University Towns

The world-famous University of Oxford has produced dozens of Nobel prize winners and innumerable empire-builders and authors, but don’t be put off by its ivy-clad, cycling-don image.

Oxford, UK

Oxford is youthful and rowdy, with plenty to enjoy. Late spring is the best time to visit; pre-graduation festivities erupt and the punting season opens. Rent a punt at Cherwell Boathouse for the traditional Oxford experience.

The university comprises 38 distinct colleges. Prestige and Harry Potter bring tourists to Christ Church, and beautiful gardens to romantic New College, actually founded in 1379. Wander the medieval lanes and browse legendary bookstore Blackwell’s.

For a dose of culture, visit the Ashmolean Museum. Its quirky collection includes old masters, Egyptian mummies and porcelain. Then drop by Bodleian Libraries for a guided tour around centuries-old manuscripts.

Worked up a thirst? This might be the world’s best university town for a pint. Mingle with dons at The Eagle and Child. Authors C.S. Lewis and J.R.R. Tolkien drank here. At the warren-like, 13th-century Turf Tavern, high-alcohol Headbanger ale lives up to its name. And cocktail bar Freud is a hub for jazz and folk music.

Bologna, Italy

Founded in 1088, the University of Bologna is Europe’s oldest university, and provides the city with two nicknames: La Dotta (the learned) and La Rossa (the red) for its radical politics. Red-brick towers and colonnaded squares characterise the place, but the vibe is young, providing a pleasing contrast to middle-aged Italian tourist towns.

Sit long enough under the water-spouting breasts of fountain nymphs in Piazza Maggiore and you’ll see all 85,000-plus students at some point, strumming guitars and lounging on steps. The scruffy, graffiti-covered university district is just outside the CBD, graced with centuries of architecture and crammed with bookstores and coffee bars.

Pop into Palazzo dell’Archiginnasio palace, flamboyant with the family crests of former students. Its wood-carved 1637 anatomical theatre is glorious, though statues depicting skinless humans might put you off your pasta. Museo di Palazzo Poggi is one of the uni’s best museums, with displays on botany, palaeontology and optics.

Bologna is also called La Grassa (the fat), as it is the deli-dense capital of Italy. It provided the world with tortellini, tagliatelle and bolognese. Tuck into local dishes at Osteria dell’Orsa and rub elbows with poets and punks at communal tables. Or enjoy jazz and 400 wines in the cellars at Cantina Bentivoglio, where you can try the original ragu bolognese.

In the late evening, join students for drinks along Via del Pratello or Via Zamboni. If you have disco fever, popular gay bar Cassero inhabits a medieval gateway: you can dance on the rooftop.

Berkeley, USA

Liberal, progressive Berkeley — the University of California produced the Free Speech Movement, hippies and Vietnam War protestors — might be next door to San Francisco, but it’s a destination in itself. Hang out on Sproul Plaza among protestors and drum-bangers and you’ll get a good flavour of this culturally diverse, slightly offbeat town.

The college campus is beautiful, with abundant green space. Join a free guided tour from UC Berkeley Visitor Services. UC Berkeley Art Museum focuses on abstract expressionism but also screens fascinating art-house films. For some fresh air and terrific bay views, hit UC Botanical Garden.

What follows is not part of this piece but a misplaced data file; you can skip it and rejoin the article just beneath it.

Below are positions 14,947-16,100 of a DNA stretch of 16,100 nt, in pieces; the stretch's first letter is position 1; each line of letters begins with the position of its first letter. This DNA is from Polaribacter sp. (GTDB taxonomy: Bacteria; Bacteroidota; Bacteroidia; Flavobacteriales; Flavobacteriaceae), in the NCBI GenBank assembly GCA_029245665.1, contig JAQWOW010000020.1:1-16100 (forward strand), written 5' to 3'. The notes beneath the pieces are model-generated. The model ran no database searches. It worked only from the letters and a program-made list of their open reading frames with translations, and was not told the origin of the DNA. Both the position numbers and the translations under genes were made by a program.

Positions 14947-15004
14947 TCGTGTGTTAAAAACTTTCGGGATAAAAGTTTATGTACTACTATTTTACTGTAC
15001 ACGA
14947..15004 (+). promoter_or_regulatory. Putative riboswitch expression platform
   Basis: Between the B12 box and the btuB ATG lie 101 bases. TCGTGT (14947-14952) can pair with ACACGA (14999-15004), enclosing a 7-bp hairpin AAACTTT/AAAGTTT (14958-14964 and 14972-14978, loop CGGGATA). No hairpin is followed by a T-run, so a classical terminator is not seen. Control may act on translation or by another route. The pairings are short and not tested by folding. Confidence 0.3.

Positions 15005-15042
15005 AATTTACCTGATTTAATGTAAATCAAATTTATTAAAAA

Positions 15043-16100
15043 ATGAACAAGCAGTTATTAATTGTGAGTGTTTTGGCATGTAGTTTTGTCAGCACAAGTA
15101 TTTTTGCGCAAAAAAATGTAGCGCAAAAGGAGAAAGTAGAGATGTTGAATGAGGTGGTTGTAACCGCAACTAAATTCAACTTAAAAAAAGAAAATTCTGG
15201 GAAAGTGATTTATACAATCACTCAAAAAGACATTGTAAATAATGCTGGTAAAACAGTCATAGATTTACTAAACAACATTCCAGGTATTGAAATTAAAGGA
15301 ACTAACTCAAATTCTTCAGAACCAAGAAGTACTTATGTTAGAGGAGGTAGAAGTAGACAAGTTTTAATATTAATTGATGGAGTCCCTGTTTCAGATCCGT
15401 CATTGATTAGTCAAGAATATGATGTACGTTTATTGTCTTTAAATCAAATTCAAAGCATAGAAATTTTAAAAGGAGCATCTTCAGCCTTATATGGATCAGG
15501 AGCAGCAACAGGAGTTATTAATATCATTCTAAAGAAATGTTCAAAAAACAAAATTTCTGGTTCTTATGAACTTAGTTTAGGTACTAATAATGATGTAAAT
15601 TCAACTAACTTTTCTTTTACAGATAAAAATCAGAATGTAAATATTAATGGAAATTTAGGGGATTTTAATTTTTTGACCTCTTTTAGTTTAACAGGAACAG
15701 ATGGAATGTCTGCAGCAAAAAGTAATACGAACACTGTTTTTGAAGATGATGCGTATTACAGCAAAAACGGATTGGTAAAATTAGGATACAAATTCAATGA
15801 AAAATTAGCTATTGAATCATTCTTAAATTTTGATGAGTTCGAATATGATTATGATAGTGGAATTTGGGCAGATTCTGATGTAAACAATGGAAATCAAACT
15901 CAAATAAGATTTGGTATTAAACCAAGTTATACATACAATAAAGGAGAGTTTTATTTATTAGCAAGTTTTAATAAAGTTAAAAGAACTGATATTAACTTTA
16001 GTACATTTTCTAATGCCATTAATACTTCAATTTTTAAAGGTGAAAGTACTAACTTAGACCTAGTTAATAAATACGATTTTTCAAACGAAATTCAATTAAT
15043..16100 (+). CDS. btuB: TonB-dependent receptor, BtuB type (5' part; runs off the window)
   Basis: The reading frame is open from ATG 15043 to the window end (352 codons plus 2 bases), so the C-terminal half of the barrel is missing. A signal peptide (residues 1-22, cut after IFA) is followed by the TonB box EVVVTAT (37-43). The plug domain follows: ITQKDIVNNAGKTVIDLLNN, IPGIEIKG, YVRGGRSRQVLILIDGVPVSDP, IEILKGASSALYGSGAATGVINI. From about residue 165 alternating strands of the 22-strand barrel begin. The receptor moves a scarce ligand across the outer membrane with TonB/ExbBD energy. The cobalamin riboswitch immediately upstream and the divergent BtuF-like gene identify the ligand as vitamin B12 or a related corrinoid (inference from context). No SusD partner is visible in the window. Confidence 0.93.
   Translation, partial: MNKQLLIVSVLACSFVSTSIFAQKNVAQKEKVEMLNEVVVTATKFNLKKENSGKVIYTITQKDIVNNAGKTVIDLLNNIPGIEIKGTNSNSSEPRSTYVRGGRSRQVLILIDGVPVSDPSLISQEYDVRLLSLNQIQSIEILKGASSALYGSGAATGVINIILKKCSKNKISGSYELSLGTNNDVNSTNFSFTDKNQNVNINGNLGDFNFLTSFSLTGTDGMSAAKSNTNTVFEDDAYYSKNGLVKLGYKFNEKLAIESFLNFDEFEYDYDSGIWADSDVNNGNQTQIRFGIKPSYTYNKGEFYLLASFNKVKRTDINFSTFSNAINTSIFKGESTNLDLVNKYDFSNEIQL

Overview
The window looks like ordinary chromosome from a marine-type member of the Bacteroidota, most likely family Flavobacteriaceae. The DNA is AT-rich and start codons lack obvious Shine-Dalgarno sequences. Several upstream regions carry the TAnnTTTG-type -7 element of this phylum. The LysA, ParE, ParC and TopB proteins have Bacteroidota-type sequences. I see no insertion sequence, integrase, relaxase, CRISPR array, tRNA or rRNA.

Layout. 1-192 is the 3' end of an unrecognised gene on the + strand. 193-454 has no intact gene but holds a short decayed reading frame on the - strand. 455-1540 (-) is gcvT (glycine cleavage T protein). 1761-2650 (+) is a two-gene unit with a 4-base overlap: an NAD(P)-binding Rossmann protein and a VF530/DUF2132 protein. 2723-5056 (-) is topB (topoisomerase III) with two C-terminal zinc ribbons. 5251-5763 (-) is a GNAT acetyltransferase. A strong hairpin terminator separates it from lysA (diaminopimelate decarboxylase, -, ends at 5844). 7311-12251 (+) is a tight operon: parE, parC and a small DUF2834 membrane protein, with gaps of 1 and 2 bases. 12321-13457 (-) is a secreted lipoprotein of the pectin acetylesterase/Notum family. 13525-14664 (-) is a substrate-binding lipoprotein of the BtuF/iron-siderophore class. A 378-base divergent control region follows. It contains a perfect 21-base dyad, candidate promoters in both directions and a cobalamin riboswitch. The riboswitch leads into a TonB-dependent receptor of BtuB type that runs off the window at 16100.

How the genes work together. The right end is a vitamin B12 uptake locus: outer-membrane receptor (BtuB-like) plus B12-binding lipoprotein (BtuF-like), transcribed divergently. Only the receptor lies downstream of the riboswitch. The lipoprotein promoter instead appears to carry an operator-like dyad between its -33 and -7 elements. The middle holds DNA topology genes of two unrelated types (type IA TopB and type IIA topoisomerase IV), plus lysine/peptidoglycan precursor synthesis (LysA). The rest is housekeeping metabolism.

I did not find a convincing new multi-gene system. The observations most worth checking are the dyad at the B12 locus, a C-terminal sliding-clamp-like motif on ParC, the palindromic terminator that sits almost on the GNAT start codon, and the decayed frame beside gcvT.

This being California, expect plenty of tofu, vegan sushi and fair-trade coffee on the menu. For affordable dining, drop by Chez Panisse, which offers organic Californian-fusion cuisine. The Cheese Board Collective has great cheese, muffins and pizzas. Other areas to explore are San Pablo Avenue, where old-fashioned shops mingle with hipster bars, and student-crowded Telegraph Avenue, which houses the multi-level wonder Moe’s Books.

Caffe Mediterraneum is associated with the beat generation; academics and arty folk still meet up for sandwiches and coffee.

Heidelberg, Germany

Germany’s oldest college town — the university was founded in the late 14th century — defies its age and compact size with a permanently buzzing, contemporary vibe, thanks to a strong contingent of international (especially American) students and its positioning as a place for scientific research and technological innovation.

Heidelberg is also a beautiful town. Tick off the tourist sights with a wander along the Neckar River and around the baroque area, which includes the shop-lined Hauptstrasse. Then visit the ruins of Heidelberg Castle if for nothing else but the views and a goofy photo in front of the world’s largest wine barrel.

The uni district has several notable sights, including the Bibliothek for medieval library manuscripts, and the Universitätsmuseum, dedicated to the revered university’s long history.

The Studentenkarzer, a former student jail, is rich in stories of misbehaving medieval scholars and the graffiti that laments their predicament. For inexpensive student dining, roam Universitätsplatz. For local favourites, head to beer hall Kulturbrauerei for pork knuckles or bratwurst.

At venerable Zum Seppl, cram in with students on age-worn benches beneath ‘borrowed’ street signs and licence plates. Next door, Zum Roten Ochsen has been the quintessential German student tavern since 1703. Piano-thumping and singing become more raucous as the night progresses. 

Words by Brian Johnston - Published in Voyeur August 2014
Quick Facts 
Population Approx. 8 million
Area 1,572 km²
Time Zone GMT 0
Languages English (official)
Currency Pound (£GBP)
Electricity 230V with 50Hz frequency. 240V may also be found although 230V is the official voltage
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